Director: Seiji Tanaka
Screenplay: Seiji Tanaka
Starring: Yôji Minagawa, Yoshitomo Isozaki, Mebuki Yoshida, Makoto Hada, Masanobu Yata, Yasuyuki Hamaya, Stefanie Arianne
Running Time: 114 min
BBFC Certificate: 15
Melancholic came about after friends Seiji Tanaka, Yôji Minagawa and Yoshitomo Isozaki decided they wanted to make a film together. Tanaka knocked up a script and the trio brought together people they knew from their theatre troupe to act in a short pilot version of the film, with Tanaka directing. This attracted enough interest for them to turn the idea into a low-budget feature film and the end result, Melancholic, with its meagre beginnings and inexperienced team, ended up taking home a raft of awards in Japan and has now made its way to UK shores via Third Window Films.
Melancholic sees Minagawa play Kazuhiko, a young graduate of Tokyo University who is at a loss for what to do next with his life. He doesn’t want to pursue a potentially well-paid but stressful high-flying career as is expected from him, so is merely drifting through life, still living with his middle-class parents. However, a chance encounter with an attractive former classmate Yuri (Mebuki Yoshida) at a bathhouse changes his life forever.
She talks him into going to their high school reunion and there suggests he gets a job at the bathhouse. Knowing that she visits there regularly and seems to like him, Kazuhiko follows through on the suggestion, answering owner Higashi’s (Makoto Hada) advert for staff in the window. All goes as expected in the job at first, but Kazuhiko discovers one night that the bathhouse is being used as a place to execute enemies of the local yakuza gang (led by Tanaka, played by Masanobu Yata). When he’s spotted, hitman Kodera (Yasuyuki Hamaya) almost takes Kazuhiko out too, but Higashi instead lets him get involved in the establishment’s evening activities.
So, alongside his colleague Akira (Yoshitomo Isozaki), Kazuhiko spends his nights disposing of dead bodies and cleaning up afterwards. This new lease of life invigorates the young man and helps him move forward with his relationship with Yuri too, but when he starts to get in too deep, largely due to added pressures from Tanaka, Kazuhiko must seriously consider where his future lies and what he must do about it.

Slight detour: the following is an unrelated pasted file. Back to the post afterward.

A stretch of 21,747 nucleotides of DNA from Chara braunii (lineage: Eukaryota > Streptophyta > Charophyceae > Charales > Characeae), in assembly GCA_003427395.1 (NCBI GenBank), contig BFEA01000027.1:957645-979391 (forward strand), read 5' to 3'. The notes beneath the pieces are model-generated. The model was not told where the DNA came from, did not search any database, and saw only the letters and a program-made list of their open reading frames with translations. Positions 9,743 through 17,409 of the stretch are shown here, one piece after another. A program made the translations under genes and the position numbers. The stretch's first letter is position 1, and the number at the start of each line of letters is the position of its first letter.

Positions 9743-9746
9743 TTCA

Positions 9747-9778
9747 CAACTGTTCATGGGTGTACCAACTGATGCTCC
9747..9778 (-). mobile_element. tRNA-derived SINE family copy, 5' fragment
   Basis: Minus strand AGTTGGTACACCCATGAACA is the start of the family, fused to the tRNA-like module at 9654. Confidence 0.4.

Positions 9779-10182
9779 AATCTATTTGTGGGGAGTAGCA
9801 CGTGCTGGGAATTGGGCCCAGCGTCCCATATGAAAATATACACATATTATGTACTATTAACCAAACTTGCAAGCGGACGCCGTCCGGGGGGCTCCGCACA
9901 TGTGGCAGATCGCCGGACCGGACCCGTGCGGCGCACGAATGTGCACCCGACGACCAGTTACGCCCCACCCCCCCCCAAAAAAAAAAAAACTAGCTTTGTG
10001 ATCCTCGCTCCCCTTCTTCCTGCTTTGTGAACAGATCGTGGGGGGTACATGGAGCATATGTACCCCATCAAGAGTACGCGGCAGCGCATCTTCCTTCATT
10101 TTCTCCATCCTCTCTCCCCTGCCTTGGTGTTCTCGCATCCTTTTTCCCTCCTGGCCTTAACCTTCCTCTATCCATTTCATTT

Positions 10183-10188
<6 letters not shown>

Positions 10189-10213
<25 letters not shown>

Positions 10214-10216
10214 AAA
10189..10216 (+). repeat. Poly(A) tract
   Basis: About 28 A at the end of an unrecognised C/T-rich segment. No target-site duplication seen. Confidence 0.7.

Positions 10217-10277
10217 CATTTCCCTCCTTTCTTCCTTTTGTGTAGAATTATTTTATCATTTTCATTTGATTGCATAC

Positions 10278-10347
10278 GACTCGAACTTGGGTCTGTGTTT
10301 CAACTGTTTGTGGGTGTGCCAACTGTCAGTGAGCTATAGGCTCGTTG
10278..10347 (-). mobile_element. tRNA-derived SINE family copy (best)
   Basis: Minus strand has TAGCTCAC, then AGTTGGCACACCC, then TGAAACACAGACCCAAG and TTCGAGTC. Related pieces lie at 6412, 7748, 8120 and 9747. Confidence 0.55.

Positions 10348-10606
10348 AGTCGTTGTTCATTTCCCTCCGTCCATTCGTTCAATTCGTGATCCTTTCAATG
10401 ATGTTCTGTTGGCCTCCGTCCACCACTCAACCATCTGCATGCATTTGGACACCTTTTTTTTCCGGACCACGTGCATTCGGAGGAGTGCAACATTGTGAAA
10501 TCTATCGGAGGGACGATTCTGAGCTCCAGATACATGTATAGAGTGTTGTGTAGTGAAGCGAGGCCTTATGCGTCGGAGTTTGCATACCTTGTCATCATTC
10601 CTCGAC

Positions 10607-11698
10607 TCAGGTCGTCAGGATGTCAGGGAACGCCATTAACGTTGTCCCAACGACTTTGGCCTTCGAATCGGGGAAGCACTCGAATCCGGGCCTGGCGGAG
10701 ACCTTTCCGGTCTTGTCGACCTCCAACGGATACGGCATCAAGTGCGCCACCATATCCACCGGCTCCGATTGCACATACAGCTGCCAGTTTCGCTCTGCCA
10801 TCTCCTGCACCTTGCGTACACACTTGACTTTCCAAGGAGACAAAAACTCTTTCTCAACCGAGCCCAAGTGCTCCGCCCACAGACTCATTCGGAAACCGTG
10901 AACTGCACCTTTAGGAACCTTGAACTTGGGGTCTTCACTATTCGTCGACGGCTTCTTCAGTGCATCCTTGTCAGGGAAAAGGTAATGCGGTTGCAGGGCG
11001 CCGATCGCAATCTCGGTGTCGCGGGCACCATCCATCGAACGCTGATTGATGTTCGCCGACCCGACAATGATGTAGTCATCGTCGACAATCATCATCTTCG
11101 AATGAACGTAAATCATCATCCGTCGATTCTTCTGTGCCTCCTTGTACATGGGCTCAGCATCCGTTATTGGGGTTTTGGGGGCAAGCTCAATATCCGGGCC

I liked Melancholic quite a lot. It effectively balances a range of styles and moods to create a unique film. There are some typical gangster movie tropes (complete with surprisingly good fight choreography by Isozaki in the film’s couple of action sequences) but these are countered by taking a blackly comic look at yakuza life, showing it as yet another mundane career path open to people. Characters are non-plussed by the bloodshed after a short while on the job (“I kill people for a living. It’s not so violent as it sounds”) and there are even ‘office politics’ in Kazuhiko’s jealousy over Akira’s preferential treatment.
This humour and violence is further offset by some genuinely touching moments. For one, there’s the relationship between Yuri and Kazuhiko, then you’ve got the friendship and understanding growing between the employees of the bathhouse. This side of things threatens to mire the film in sentimentality at the end but Tanaka (the director, not the character) gets away with it by keeping a few details ambiguous and through offering a final message about living for the brief, perfect, happy moments in life that is hard to argue with.
This final message also makes it clear that the film is really about careers in general and not letting work and the pressure to do what is expected overwhelm and become you, so to speak. You can see this in how Tanaka (the character) forces people to work in his organisation mirrored by how everyone around Kazuhiko expecting him to be in a ‘respectable’ job, following his prestigious degree.
The only minor quibble I had with the film was that I felt Minagawa’s performance was a little forced. He’s not bad as an actor, but overplays some of his little ticks and mannerisms, playing the awkward ‘geek’ character a little too obviously. His scenes with Yoshida are touchingly clumsy though, so it does work at times, I just felt he overplayed it a tad.
Being a low-budget feature, it can look a little cheap at times too, though Tanaka does the most with his minimal resources and delivers a few nicely shot sequences throughout the film
Overall though, it’s a refreshingly low-key, funny, and occasionally sweet spin on the yakuza/crime genre. Deglamourising the underworld, showing it as just another mundane career path people are forced into, it makes some meaningful general comments on life and work whilst offering an enjoyably off-beat story of a young man trying to figure out what to path to follow.
Melancholic is out now on dual format Blu-Ray and DVD in the UK, released by Third Window Films. The picture quality is immaculate, with a sharp and clear picture. Audio is solid too.
There are a few special features included:
– Behind the scenes
– Q&A with director and cast
– ‘Melancholic’ short film
As with a lot of Japanese behind the scenes featurettes, the one here spends far too much time showing all the principal cast members’ wrap ceremonies, but it’s still nice to catch a glimpse of the work that went into this low-budget production. The Q&A is more revealing though, filling you in on how the film came about and its reception.
The short film is also a welcome addition. Though the basic idea is the same, along with much of the cast, it’s markedly different in how it develops and how some of the characters are presented. It’s not as strong as the feature film, so it’s good to see Tanaka wasn’t precious about his initial attempt at the story and knew what to change to flesh the idea out to feature-length.